Song birds are singing, daffodils will soon appear, and one of my favorite, often overlooked signs of spring has entered its kitten-fur phase. Kitten-fur? The “furry” feeling catkins of pussy willow are now at their peak and free of snow from Monday’s mini squall in northernmost Oakland County.
Their blossoms produce abundant pollen in the early days of spring, a discovery I learned from watching my foraging honey bees.
The blue sky days of spring are taking hold, and with increased hours of daylight and thawing of vernal ponds and frozen earth, the great awakening of our snakes, frogs, and toads is accelerating. Today I’ll be sharing snippets of information on a dozen of my favorite snakes and frogs that are slithering and hopping about. They have been waiting longer for spring than you and I have been. Let’s welcome them!
If all snake species that live in Oakland County were entered in a reptilian Academy Awards category, “Best Actor By A Native Snake,” the strange and beautiful eastern hognose snake would win unanimously.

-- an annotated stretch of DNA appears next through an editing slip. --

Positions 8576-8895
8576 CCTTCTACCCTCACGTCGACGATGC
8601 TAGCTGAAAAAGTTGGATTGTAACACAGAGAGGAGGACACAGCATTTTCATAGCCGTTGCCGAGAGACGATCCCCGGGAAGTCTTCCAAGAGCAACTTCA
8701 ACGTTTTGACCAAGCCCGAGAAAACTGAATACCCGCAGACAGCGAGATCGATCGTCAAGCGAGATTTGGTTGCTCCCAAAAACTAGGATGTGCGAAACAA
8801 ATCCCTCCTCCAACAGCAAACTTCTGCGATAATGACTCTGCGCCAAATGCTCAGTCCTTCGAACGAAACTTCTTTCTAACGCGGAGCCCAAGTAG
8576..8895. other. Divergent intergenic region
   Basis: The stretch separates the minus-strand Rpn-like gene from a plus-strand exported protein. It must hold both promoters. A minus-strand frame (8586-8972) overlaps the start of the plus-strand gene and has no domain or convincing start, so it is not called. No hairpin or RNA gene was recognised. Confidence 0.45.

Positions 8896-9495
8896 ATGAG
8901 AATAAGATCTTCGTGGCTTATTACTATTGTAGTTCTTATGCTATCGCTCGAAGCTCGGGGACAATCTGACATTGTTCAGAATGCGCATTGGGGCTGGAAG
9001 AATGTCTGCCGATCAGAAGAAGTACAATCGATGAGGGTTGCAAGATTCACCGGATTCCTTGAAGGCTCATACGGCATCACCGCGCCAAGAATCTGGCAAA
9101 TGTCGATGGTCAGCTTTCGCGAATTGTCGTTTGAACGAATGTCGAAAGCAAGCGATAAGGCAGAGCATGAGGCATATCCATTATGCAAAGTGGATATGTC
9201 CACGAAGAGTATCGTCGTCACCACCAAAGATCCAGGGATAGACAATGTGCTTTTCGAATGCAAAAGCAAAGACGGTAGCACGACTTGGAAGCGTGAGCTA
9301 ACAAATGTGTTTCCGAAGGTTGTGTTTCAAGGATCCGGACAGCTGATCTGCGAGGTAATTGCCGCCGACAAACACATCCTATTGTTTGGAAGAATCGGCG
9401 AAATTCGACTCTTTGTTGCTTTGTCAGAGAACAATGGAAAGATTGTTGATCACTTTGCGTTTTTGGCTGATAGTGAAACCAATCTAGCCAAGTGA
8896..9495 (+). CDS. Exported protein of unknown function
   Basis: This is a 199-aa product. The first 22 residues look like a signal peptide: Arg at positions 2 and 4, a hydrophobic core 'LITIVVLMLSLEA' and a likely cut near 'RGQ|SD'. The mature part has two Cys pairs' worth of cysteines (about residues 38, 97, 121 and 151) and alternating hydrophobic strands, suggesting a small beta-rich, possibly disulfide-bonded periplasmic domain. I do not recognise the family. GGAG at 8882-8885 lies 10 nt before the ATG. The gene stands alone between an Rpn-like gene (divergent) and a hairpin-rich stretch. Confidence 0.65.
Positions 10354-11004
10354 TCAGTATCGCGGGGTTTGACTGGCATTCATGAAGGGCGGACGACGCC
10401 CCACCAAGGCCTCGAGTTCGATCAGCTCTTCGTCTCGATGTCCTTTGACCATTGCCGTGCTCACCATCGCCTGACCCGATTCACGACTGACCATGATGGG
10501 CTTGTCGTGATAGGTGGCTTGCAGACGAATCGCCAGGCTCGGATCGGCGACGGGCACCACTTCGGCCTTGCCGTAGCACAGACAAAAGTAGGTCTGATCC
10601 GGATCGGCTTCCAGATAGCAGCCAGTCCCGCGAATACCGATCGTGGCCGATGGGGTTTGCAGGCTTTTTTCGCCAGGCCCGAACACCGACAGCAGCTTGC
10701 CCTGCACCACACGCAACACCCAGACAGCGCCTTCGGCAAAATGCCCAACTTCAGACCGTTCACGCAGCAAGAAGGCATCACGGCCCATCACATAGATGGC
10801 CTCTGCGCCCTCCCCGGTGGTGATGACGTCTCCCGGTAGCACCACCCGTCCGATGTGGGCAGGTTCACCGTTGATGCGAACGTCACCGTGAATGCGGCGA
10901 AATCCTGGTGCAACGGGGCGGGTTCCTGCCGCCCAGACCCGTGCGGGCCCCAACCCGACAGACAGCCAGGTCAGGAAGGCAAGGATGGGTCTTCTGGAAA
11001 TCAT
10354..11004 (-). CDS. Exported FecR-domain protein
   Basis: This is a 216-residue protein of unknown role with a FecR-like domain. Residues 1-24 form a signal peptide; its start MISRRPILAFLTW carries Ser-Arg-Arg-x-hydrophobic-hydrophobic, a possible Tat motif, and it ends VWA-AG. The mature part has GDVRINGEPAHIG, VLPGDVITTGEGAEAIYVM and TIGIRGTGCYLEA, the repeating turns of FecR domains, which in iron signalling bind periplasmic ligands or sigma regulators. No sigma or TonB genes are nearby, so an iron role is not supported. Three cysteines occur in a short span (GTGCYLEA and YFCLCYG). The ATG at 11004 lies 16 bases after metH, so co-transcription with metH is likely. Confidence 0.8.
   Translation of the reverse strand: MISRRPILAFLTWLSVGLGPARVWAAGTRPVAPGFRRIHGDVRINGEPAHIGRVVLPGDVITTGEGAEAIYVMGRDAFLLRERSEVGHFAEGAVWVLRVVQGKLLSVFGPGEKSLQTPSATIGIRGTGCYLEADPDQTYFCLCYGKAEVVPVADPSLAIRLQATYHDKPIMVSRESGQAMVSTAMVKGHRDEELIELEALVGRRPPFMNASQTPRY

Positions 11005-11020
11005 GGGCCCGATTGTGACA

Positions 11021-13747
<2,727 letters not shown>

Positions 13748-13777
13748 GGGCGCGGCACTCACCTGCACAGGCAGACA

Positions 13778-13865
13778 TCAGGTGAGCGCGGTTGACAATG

Contrary to myth and urban legend, the northern water snake is not a cottonmouth (Agkistrodon piscivorus), the only venomous water snake in the United States. The cottonmouth, sometimes called a water moccasin, is found in the Southeast, ranging from southern Virginia to Florida and west to East Texas. The only venomous snake in Oakland County is the eastern massasauga rattlesnake, and the behavior of the northern water snake and eastern massasauga rattlesnake have little in common. Our native rattler tends to be reclusive and is seldom seen. The northern water snake is often seen, and almost always at the water’s edge. Continue reading →